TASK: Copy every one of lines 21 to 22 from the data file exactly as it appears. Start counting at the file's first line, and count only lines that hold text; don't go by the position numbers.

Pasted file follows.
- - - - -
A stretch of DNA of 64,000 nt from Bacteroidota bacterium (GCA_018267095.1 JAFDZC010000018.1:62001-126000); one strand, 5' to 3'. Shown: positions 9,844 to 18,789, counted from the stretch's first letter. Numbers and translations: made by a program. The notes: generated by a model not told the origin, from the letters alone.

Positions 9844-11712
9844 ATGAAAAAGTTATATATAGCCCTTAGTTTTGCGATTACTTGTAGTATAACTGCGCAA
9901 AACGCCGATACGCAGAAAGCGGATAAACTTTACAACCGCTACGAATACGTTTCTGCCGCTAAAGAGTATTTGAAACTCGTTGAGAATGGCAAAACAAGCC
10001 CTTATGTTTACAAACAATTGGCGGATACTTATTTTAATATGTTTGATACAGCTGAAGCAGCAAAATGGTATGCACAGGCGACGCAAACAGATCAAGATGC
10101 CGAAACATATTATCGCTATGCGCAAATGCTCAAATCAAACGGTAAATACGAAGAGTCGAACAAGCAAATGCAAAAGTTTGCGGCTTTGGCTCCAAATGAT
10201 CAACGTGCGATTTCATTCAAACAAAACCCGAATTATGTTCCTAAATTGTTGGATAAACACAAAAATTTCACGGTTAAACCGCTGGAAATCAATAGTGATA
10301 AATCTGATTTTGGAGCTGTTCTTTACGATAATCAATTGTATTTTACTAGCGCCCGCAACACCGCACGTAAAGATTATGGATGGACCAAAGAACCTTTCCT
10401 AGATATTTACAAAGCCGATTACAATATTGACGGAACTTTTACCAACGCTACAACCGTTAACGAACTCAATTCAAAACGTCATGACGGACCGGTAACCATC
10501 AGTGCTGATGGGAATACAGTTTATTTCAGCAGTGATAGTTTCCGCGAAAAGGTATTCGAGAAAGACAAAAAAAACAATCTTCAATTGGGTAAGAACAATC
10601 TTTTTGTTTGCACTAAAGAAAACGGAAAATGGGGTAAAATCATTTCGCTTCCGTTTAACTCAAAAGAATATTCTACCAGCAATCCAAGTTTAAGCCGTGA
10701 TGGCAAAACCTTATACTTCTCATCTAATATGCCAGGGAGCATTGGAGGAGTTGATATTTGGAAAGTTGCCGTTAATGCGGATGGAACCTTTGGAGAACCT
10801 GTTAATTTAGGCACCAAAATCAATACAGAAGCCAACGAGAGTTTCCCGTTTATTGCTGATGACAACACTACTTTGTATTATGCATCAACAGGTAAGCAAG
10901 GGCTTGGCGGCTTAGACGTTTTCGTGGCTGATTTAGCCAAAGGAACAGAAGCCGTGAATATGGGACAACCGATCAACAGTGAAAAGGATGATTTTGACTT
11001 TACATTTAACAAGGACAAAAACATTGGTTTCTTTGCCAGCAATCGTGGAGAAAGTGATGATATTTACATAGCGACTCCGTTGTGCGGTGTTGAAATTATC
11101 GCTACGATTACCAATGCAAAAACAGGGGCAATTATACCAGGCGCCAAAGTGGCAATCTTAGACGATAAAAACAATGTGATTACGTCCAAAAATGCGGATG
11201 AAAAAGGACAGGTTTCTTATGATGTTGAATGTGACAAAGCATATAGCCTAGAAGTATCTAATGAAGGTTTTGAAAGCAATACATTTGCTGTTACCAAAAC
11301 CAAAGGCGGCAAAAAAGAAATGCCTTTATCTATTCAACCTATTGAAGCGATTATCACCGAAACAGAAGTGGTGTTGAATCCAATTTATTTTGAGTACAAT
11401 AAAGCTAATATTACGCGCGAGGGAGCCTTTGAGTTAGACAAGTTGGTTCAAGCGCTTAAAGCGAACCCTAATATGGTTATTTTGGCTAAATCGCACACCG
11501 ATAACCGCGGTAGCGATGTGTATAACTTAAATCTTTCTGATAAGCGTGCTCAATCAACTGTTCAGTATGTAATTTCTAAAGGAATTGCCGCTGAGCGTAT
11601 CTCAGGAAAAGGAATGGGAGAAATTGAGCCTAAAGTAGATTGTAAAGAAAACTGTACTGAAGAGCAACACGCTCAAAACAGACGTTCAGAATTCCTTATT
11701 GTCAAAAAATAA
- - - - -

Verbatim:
11601 CTCAGGAAAAGGAATGGGAGAAATTGAGCCTAAAGTAGATTGTAAAGAAAACTGTACTGAAGAGCAACACGCTCAAAACAGACGTTCAGAATTCCTTATT
11701 GTCAAAAAATAA